You know the current movement in the horror community with the mantra “Make Horror R Again”? There was a time when the line that separated the PG and R ratings was far less precise. The 1970s and the 1980s were a very unique time to be of a formidable age. Typically, everyone’s parents came from a time when all the debauchery happened in real life on the down low, and everything on television and in the movies were glossed over depictions of suburbia and master bedrooms with two single beds. By the time the 1970s rolled around and the turmoil and disenchantment of politics and Vietnam set in, films got darker, grittier, and edgier. The MPAA rating system wasn’t ready, and it would take a good fifteen years for them to catch up. Couple that with parents who were not savvy with the contemporary pop culture and smoked unfiltered cigarettes with the kids in the car and the windows up, and you get a Molotov cocktail of relaxed parental supervision and a grab bag of unexpected sex, nudity, gore, and violence with anything that might be labeled “PG”. So here are just a few surprisingly PG horror films.
CHILDREN SHOULDN’T PLAY WITH DEAD THINGS
See the poster art with the beanie and the balloon? What about the whimsical looking guy in the coffin chumming it up with the rotting re-animated corpse? Well, that guy just happens to be a Manson-type cult leader who performs a Satanic ritual that brings the dead back to life. Said dead then begin to devour the flesh of the cult members. This was directed by Bob Clark (credited as Benjamin Clark) who would also direct the R rated classic BLACK CHRISTMAS. I love Bob Clark and this film. I saw it on local TV (another very subversive instrument of youth traumatization), and it might as well have been made by the Devil. It terrified me, and it still stands as a masterwork of low budget horror.
This one had the sure fire casting of an actor that a previous generation might remember in a more wholesome incarnation. Chuck Connors was THE RIFLEMAN for five seasons back in the late fifties and early sixties. It was kind of like a western version of Andy Griffith with Connors as a single father dispensing wisdom to his young son. Parents wouldn’t hesitate to buy a ticket or rent this one from the video store. It has the Rifleman in it. It must be family friendly. Ironically, sometimes even provocative poster or box art wasn’t necessarily a deal breaker. Connors happened to be one of many stars who formerly had very high profile roles and then later embraced horror and genre cinema roles in the twilight of their careers. In TOURIST TRAP, Connor is a mannequin-loving psycho that stalks nubile young women. No advice dispensed here, only the business end of some telekinetic crazy. The playful elements of the Pino Donaggio score might lull anyone into thinking this is PEE WEE’S PLAYHOUSE, but it’s closer to HOUSE OF 1000 CORPSES.
THE HOUSE THAT DRIPPED BLOOD
Can anyone imagine a world where a decapitated head on a platter could get a PG rating? THE HOUSE THAT DRIPPED BLOOD didn’t just get near it, it owned it. Technically, its original rating was GP. GP stood for “General Audiences, Parental Guidance Suggested.” Thanks to that very confusing acronym, it was revised to PG about a year after this film’s release. I can’t say enough about this one. Who doesn’t love the British Horror anthologies? With vampires, witchcraft, and murder, it could only be considered family friendly by bringing the family closer when the kids sleep in their parents’ room for about a week after watching it.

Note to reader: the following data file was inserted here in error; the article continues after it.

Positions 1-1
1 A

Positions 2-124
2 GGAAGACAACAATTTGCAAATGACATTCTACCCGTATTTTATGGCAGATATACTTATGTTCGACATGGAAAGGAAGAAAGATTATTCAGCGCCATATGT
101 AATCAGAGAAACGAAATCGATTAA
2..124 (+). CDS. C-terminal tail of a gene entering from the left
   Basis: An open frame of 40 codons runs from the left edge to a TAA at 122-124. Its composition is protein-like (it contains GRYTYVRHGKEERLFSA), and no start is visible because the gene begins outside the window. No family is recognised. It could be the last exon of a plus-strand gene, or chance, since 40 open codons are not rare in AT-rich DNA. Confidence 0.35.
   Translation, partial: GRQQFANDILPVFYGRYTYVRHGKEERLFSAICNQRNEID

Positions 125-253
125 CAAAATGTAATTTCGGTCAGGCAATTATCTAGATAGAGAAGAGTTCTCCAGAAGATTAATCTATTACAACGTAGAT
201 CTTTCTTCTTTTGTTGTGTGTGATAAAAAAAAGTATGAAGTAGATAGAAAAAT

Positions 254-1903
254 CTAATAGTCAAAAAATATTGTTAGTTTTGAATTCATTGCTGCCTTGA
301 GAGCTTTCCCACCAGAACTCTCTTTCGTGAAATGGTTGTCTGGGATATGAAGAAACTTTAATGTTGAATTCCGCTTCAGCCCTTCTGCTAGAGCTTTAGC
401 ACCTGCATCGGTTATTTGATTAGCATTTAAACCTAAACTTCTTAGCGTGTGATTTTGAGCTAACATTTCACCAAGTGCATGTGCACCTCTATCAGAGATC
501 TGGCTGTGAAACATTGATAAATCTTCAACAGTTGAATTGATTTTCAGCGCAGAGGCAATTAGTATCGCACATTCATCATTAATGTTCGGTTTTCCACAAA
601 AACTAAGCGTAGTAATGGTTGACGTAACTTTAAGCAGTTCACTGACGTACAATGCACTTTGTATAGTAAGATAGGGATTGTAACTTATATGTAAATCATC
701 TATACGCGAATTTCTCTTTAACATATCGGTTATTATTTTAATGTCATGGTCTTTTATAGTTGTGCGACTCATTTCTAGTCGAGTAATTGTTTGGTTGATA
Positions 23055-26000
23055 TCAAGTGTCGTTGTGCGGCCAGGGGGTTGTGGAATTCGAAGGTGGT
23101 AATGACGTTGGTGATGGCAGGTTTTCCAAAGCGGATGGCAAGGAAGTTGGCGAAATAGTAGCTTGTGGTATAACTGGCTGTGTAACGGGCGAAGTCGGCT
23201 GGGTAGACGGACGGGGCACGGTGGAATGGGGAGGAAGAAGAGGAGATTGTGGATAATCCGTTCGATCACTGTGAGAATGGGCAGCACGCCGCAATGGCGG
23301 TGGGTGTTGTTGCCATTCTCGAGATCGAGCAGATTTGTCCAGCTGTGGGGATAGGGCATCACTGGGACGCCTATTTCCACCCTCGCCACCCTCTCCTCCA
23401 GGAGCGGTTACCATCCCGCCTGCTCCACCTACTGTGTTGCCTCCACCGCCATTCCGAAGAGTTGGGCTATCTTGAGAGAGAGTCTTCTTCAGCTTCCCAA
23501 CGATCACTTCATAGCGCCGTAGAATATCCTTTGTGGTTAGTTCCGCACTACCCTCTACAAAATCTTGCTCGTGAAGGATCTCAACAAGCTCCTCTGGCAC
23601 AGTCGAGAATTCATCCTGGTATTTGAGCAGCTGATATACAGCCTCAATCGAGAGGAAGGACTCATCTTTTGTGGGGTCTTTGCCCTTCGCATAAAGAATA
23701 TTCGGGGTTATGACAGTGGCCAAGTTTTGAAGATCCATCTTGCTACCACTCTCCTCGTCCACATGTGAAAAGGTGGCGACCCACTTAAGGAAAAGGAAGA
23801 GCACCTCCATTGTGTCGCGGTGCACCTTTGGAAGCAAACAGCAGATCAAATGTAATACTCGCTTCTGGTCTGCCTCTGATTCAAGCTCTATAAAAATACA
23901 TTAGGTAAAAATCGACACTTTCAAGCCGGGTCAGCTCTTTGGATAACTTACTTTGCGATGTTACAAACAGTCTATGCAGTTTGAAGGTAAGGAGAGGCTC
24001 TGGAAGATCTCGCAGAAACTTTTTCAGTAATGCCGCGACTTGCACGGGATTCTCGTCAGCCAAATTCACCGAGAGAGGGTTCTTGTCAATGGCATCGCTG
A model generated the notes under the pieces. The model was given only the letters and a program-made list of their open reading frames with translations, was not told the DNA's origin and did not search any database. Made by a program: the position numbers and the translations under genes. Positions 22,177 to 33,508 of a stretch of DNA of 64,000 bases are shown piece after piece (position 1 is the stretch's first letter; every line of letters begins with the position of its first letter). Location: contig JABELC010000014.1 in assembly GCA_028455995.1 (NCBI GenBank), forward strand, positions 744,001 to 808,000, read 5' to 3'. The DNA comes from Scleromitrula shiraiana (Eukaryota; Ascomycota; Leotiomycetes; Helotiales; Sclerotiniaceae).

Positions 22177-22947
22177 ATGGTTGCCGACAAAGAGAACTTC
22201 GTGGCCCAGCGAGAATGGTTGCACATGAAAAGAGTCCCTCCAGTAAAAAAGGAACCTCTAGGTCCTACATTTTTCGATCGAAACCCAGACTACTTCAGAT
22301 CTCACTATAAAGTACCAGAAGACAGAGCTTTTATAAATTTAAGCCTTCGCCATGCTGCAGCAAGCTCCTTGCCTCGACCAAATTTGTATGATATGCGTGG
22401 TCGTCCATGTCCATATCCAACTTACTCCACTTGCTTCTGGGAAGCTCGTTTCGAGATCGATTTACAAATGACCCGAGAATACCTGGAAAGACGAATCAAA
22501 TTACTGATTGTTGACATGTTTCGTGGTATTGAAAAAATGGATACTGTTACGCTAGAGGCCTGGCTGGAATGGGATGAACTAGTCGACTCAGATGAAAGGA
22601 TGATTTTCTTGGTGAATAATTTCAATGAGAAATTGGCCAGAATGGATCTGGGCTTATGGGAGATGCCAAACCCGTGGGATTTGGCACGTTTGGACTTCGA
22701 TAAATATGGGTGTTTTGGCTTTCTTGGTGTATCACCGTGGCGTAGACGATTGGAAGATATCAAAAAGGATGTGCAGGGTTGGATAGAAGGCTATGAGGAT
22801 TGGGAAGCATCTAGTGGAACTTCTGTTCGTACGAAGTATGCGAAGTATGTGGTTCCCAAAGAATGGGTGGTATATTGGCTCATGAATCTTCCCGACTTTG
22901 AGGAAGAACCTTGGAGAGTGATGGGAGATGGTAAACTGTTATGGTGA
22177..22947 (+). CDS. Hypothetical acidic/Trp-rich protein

DEATHDREAM (aka DEAD OF NIGHT) is another Bob Clark film and probably his most unsung horror entry. The poster art might lend to a movie about assassins, beautiful women, and intrigue, but in reality it’s one of the most creative zombie films ever made. When Andy dies it Vietnam, his parents are grief-stricken. His mother literally wishes him back to life. Both are shocked to see him arrive at their door shortly after. There’s only one problem- he’s homicidal and slowly decomposing. DEATHDREAM is a nice companion piece to Stephen King’s more contemporary and R-rated PET SEMATARY. With the resonating themes of war, loss, and the finality of death, it could be a downer for family movie night.
INDIANA JONES AND THE TEMPLE OF DOOM
I have to include INDIANA JONES AND THE TEMPLE OF DOOM because this was the straw that broke the camel’s back. I guess seeing a pagan high priest rip a man’s still beating heart out of his chest, and then lower him into a Hell-like fiery abyss for the sake of human sacrifice might have pushed it. The mid-’80s were the turning point in ratings and censorship as high profile parents like Tipper Gore demanded that potentially adult material should be rated as so. The very first film to be rated PG-13 was the Matt Dillion comedy THE FLAMINGO KID. The very first film to be released with a PG-13 rating was the John Milius cold war classic RED DAWN.
I really don’t know if we were any better off after that. It seems that PG lost its luster and was relegated to THREE MAN AND A BABY and a few outlier Olsen Twins movies. Now PG-13 isn’t the unpredictable bad boy that a rogue PG film once was. It’s just not as much fun, much in the same way that downloading music from Napster for free was way more exciting that buying it legit now. On the bright side, without that ambiguity, I or anyone else that writes or podcasts about the films they still love would never have been able to con their parents into letting them watch anything without that iffy “PG” seal of approval. My sons wanted to watch SMOKEY AND THE BANDIT 3 a few months ago, and I had forgotten about the nudist colony scene. I checked the rating of PG prettily hastily, and inadvertently exposed my younger son to his first unsanctioned view of the female anatomy. PG-13 has made me way too comfortable.